Starting Makers, meditation, and methods in my mind.
On April 14th I started the Makers Academy PreCourse, taking my first steps on my journey to becoming a software developer. The PreCourse introduction material stresses the importance of achieving a balance between work and rest, and the usefulness of three things: sleep, exercise, and meditation/mindfulness.
This last element is the most interesting to me – it’s one of the things that drew me to Makers in the first place, the focus on improving and maintaining emotional resilience in a corporate environment. Makers offers daily meditation sessions and twice-weekly yoga, run by the Chief Joy Officer, Dana Svoboda (best job title ever, right?)
As someone who experiences anxiety and who knows firsthand the impact it can have on one’s studies, as soon as I passed my Makers interview, I started looking for ways to become a more mindful person. I was not going to let my anxiety thwart my chance at a new career.
I had tried Headspace several years before but hadn’t gotten on well with it, so this time I downloaded Calm and started on the How to Meditate series with Jeff Warren. I practice every morning, and it helps me set a mindful tone for the day before I begin my work.
The lesson I’ve found most useful thus far has been the one on equanimity, the practice of opening oneself up to things going on within and without you, and maintaining an easy-going attitude regardless of the positive or negative stuff that you encounter.
I’ve found this super-helpful as I’ve been working through the PreCourse material. One thing I’ve noticed about coding thus far is that it generates a lot of feelings; frustration, joy, confusion, anger, anxiety, triumph, curiosity – I could go on. Suffice to say, it gets loud inside my head. If left unacknowledged these feelings can morph themselves into undesirable behaviours, even habits, that might prohibit me from being the best I can be.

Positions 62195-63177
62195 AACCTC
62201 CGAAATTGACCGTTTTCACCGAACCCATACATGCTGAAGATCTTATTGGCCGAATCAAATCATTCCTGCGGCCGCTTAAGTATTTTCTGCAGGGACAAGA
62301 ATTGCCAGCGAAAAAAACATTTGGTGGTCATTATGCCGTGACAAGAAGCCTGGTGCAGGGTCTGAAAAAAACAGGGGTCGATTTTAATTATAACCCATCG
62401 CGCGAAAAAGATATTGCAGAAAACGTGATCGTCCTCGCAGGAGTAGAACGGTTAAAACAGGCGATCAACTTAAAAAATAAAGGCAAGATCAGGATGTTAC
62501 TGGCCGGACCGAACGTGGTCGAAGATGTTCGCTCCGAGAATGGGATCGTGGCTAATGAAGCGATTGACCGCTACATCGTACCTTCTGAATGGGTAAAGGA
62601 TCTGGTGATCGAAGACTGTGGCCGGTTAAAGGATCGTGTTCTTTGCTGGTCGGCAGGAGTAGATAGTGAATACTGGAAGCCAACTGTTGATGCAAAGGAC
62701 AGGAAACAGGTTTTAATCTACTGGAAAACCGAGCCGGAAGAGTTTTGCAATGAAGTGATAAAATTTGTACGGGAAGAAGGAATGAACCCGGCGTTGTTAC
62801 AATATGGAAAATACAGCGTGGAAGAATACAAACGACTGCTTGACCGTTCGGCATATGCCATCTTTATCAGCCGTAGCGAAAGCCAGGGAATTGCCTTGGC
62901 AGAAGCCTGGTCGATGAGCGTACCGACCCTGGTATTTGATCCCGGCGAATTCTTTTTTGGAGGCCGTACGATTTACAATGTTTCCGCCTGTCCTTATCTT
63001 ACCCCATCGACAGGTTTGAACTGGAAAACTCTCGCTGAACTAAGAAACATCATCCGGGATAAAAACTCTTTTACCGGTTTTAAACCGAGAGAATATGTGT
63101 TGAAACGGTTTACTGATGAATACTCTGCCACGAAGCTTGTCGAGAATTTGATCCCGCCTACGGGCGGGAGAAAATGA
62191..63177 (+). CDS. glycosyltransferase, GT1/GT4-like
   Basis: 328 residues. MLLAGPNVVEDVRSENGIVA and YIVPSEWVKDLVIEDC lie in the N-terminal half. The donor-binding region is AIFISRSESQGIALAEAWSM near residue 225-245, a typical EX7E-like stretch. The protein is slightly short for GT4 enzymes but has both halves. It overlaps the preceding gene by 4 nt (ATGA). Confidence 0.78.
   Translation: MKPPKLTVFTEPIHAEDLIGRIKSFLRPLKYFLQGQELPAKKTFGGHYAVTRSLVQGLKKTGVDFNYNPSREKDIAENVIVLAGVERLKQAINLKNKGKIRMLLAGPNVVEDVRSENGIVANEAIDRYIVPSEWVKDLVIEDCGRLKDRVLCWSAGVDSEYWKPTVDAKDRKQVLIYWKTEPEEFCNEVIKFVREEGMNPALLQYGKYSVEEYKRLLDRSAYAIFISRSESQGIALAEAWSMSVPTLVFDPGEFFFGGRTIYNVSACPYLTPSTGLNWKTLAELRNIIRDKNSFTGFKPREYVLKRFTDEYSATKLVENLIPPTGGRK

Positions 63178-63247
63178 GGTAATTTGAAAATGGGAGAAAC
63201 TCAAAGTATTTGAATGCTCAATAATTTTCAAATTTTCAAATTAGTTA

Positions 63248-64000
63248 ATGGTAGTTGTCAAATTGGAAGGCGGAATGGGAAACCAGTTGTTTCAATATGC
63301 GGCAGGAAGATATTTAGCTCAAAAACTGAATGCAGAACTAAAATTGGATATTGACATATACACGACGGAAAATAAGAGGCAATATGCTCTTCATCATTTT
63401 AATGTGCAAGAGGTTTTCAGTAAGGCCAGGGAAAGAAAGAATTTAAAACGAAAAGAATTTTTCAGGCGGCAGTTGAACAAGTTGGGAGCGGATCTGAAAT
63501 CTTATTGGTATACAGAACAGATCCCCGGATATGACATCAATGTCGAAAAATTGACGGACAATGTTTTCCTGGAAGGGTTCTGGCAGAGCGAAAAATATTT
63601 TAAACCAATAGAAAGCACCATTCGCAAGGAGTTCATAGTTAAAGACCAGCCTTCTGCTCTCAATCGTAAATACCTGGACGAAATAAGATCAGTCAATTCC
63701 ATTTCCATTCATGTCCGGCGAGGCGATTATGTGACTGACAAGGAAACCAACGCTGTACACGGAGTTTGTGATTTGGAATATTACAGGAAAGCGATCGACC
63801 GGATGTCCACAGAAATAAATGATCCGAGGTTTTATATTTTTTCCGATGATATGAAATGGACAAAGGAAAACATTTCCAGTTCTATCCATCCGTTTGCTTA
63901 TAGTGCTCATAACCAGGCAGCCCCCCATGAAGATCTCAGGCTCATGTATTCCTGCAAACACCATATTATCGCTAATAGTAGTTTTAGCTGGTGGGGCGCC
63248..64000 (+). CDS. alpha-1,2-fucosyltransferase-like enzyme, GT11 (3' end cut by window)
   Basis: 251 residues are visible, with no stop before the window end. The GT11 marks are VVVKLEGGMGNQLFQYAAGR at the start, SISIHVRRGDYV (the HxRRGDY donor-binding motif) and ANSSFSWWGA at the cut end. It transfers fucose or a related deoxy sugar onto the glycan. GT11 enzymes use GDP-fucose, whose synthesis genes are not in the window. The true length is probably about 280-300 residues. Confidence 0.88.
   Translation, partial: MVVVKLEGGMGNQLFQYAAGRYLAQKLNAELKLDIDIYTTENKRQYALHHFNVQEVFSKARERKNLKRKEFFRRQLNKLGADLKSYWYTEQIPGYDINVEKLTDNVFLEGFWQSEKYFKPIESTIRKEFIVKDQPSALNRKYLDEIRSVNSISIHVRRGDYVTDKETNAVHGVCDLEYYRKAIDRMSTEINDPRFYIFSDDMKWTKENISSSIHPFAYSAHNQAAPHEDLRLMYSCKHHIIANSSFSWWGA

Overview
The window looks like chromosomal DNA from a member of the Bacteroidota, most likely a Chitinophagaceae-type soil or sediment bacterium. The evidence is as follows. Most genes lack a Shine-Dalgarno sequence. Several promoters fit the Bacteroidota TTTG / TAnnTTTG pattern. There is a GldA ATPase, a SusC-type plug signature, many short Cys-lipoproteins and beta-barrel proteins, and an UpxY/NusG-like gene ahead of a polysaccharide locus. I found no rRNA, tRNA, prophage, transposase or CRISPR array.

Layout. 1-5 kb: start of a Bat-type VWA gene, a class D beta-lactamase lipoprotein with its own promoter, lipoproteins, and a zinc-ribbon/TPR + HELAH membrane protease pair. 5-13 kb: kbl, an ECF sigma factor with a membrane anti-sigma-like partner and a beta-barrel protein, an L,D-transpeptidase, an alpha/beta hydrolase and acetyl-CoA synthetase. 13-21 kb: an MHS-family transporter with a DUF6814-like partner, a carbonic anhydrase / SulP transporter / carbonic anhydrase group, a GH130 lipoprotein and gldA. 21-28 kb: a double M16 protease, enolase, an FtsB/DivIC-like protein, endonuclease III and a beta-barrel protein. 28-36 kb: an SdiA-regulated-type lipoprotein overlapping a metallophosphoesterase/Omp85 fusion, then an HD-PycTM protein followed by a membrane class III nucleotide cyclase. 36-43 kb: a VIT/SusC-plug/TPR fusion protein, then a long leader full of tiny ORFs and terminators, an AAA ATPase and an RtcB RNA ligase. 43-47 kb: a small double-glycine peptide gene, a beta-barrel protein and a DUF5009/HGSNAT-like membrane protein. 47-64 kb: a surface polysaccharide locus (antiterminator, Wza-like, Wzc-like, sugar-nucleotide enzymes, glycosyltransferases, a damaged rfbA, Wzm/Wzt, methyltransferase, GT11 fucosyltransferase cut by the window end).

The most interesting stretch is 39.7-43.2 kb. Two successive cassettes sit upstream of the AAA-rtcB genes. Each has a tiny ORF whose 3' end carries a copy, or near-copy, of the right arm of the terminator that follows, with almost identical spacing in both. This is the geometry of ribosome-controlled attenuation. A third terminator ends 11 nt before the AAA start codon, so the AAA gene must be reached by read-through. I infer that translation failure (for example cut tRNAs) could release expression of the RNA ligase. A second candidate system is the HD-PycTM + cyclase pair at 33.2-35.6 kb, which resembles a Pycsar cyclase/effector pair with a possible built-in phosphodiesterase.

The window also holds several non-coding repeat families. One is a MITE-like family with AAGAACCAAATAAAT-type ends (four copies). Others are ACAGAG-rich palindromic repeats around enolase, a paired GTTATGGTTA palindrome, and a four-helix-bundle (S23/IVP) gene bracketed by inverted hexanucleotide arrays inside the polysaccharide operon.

Equanimity has taught me the importance of acknowledging these feelings, of noticing their presence and warding off any unwanted effects with my new favourite three magic words – and that’s okay.
I’ve been using them constantly, whenever I’ve noticed frustration starting to creep in when bug-hunting, or that I’m anxious about today’s quiz and have been avoiding it. Even the positive feelings (though I’ve been trying to move away from judging feelings as bad or good) have been met with a warm, relaxed acknowledgement.
Even when I’m struggling with equanimity or am unable to maintain an easy-going attitude – that’s okay too. For someone who has spent too much time berating myself for the existence of my anxiety, this practice is revolutionary.
It’s an oversimplification to say that the human brain is like a computer, but regardless, let’s run with that metaphor for a bit, as I’ve been having fun putting equanimity into coding terms. I was noodling around on Atom with Ruby and I made this:
Kinda cool, huh? But not nearly as impressive as my brain. In iTerm2, no matter how many times I run equanimity.rb or how many times I call .equanimity on any instance of Feelings, the code will still run the same way.
But my brain can do some epic stuff – every time I run equanimity, every time I have a feeling and tell myself “and that’s okay” I make it easier to do it next time – I can train my brain, train myself to become more okay with the buzz of feelings that goes on inside my head. I may not be able to change them, but I can go one better – I can be okay with it.